French Catholic blog Le Salon Beige has provided a minute-by-minute report on today's Walk for Life in Paris. According to that post, 10,000 people had arrived by 3:05 p.m., when the marchers left their gathering site, as confirmed by journalists at Le Figaro. Delegations from Germany, Austria, Italy, Spain, and other European countries participated. More walkers joined the group as the walk went on, bringing the number to 15,000 by 4:00.
By the end of the walk at 5:05 p.m., the number was said By Le Salon Beiege to be at least 15,000, and possibly as many as 20,000 people who participated. Catholique.org also reported that the number was more than 15,000. This compares with estimates of 10,000 to 15,000 by Catholic bloggers last year, suggesting a substantial increase.
Most of the French news media placed the numbers at 2,500 to 10,000 people based upon police estimates, according to another post at Le Salon Beige and comments to that post. The commenters assert that the police number was greatly underestimated and that it was greater than the numbers from the last 3 years.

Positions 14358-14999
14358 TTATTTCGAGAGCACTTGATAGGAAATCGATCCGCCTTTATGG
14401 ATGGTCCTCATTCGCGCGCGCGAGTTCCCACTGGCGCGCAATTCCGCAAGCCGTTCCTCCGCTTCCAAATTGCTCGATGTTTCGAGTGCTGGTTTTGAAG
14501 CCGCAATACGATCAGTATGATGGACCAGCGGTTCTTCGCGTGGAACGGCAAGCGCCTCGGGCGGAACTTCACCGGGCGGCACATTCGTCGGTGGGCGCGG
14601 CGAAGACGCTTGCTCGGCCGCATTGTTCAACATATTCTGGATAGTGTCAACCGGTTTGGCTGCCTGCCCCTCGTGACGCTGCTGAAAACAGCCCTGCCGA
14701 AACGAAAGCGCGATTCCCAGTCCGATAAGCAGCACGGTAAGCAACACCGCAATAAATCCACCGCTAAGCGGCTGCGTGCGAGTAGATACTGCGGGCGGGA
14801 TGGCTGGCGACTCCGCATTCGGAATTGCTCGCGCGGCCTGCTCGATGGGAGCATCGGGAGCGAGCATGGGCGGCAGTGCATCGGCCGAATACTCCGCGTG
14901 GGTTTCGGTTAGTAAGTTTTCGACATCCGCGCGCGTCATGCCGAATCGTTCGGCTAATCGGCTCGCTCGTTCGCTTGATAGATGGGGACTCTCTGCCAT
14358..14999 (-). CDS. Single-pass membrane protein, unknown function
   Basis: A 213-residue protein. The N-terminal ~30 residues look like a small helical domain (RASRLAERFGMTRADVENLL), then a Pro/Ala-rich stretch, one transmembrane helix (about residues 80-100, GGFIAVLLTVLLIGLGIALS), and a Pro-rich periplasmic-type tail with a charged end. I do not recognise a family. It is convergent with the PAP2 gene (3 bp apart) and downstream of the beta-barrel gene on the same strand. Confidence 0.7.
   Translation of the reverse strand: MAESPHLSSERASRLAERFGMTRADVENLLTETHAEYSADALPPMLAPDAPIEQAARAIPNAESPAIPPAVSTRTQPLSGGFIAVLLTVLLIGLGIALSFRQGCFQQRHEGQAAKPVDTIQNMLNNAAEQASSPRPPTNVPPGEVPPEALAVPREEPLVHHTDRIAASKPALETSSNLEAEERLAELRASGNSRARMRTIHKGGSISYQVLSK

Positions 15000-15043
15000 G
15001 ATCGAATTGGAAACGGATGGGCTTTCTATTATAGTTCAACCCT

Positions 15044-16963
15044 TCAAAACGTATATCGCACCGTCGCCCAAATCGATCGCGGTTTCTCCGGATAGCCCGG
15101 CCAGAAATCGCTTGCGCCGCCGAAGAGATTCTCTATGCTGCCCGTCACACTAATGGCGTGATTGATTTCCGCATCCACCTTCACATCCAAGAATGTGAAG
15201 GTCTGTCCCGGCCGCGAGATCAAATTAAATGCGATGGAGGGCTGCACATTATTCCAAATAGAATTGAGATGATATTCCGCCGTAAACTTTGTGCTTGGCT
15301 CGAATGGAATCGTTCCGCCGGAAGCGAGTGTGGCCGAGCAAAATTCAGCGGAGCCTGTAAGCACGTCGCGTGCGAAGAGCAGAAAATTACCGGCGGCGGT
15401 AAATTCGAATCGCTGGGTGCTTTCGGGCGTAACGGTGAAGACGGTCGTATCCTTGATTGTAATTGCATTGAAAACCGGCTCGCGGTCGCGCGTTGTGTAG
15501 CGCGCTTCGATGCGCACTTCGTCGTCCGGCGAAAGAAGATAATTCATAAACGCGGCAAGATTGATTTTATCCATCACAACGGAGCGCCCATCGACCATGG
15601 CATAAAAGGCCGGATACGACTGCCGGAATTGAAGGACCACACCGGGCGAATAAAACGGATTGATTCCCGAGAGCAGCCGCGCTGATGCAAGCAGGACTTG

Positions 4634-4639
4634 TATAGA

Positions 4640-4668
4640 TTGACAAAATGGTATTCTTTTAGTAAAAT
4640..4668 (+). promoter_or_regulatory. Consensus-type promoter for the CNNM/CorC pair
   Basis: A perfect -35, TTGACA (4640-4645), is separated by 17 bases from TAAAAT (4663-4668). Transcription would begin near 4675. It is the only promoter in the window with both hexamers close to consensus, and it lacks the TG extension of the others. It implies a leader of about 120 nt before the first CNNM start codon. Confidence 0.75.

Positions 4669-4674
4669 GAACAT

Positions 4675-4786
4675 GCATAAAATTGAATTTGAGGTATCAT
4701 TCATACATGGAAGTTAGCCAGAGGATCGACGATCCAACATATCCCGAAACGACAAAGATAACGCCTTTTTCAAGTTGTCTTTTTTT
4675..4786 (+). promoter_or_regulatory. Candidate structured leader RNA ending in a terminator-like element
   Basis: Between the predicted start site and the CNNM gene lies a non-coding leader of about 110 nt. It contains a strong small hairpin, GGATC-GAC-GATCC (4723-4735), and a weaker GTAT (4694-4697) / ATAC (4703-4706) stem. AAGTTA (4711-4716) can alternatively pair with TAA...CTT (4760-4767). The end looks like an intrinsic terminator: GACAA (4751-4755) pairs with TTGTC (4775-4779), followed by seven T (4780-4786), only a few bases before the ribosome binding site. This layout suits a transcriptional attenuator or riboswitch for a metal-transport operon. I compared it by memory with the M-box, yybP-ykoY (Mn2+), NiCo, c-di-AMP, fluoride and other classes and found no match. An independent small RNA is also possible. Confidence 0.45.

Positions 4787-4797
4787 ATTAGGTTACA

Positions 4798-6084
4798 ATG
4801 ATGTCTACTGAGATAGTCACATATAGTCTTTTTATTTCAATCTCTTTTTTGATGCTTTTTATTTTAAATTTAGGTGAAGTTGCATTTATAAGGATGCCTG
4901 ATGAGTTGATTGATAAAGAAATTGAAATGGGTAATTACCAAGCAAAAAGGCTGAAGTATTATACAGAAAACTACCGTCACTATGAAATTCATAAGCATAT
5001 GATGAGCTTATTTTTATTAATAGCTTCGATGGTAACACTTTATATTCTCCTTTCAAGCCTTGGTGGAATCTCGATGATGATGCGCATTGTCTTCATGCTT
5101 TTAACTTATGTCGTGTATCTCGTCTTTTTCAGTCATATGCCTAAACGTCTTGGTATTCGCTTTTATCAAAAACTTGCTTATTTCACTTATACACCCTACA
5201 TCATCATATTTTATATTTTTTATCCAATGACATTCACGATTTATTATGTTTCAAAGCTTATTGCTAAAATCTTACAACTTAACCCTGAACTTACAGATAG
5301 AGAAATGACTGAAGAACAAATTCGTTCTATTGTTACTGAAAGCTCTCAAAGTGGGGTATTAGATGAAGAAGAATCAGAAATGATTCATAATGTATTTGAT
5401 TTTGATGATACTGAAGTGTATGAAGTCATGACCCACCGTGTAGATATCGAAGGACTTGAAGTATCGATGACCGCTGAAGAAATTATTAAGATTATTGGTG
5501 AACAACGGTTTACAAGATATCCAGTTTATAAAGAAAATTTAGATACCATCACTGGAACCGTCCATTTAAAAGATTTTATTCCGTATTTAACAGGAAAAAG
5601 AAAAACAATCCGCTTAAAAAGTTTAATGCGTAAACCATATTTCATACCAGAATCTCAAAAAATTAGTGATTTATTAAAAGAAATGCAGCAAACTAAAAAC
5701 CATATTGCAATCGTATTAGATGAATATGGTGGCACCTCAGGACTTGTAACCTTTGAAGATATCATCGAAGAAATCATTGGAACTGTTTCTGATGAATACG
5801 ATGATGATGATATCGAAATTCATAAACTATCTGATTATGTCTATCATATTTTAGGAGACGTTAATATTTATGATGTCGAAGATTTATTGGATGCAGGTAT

AFP reported both the 2,500 figure as the police estimate, and the 10,000 figures as the organizers' estimate, and also mentioned that the annual pro-life march has been associated with France's right wing politics. That association with right-wing politicians undoubtedly has been a problem for the Paris march, and is probably a reason why the walk did not draw more support than it did from the French bishops and laity.
On the positive side, the AFP article also mentioned that people of all ages participated in the walk. Photos of the walk from various sources similarly show that a large percentage of the participants were teens and young adults.
In a festive environment, they danced, chanted, sang, and prayed the rosary together. They walked with banners saying, in French, "If you want peace, defend life," "No to experimentation on embryos," "Laws for Life," and "Priests for Life." An English language sign saying "Walk for Life" can be seen in one of the photos on Le Salon Beige. A large banner in Spanish read "Liberty, Equality, Motherhood."
Paul Ginoux Desermon, spokesperson for the organization that sponsors the walk ("30 Ans, Ça Suffit" -- in English, "30 Years, That's Enough", website here) spoke of the "banalization of the un-banalizable."
Six French bishops and many priests supported the walk. It was mentioned on the calendar ("agenda") of the website of the French Bishops Conference.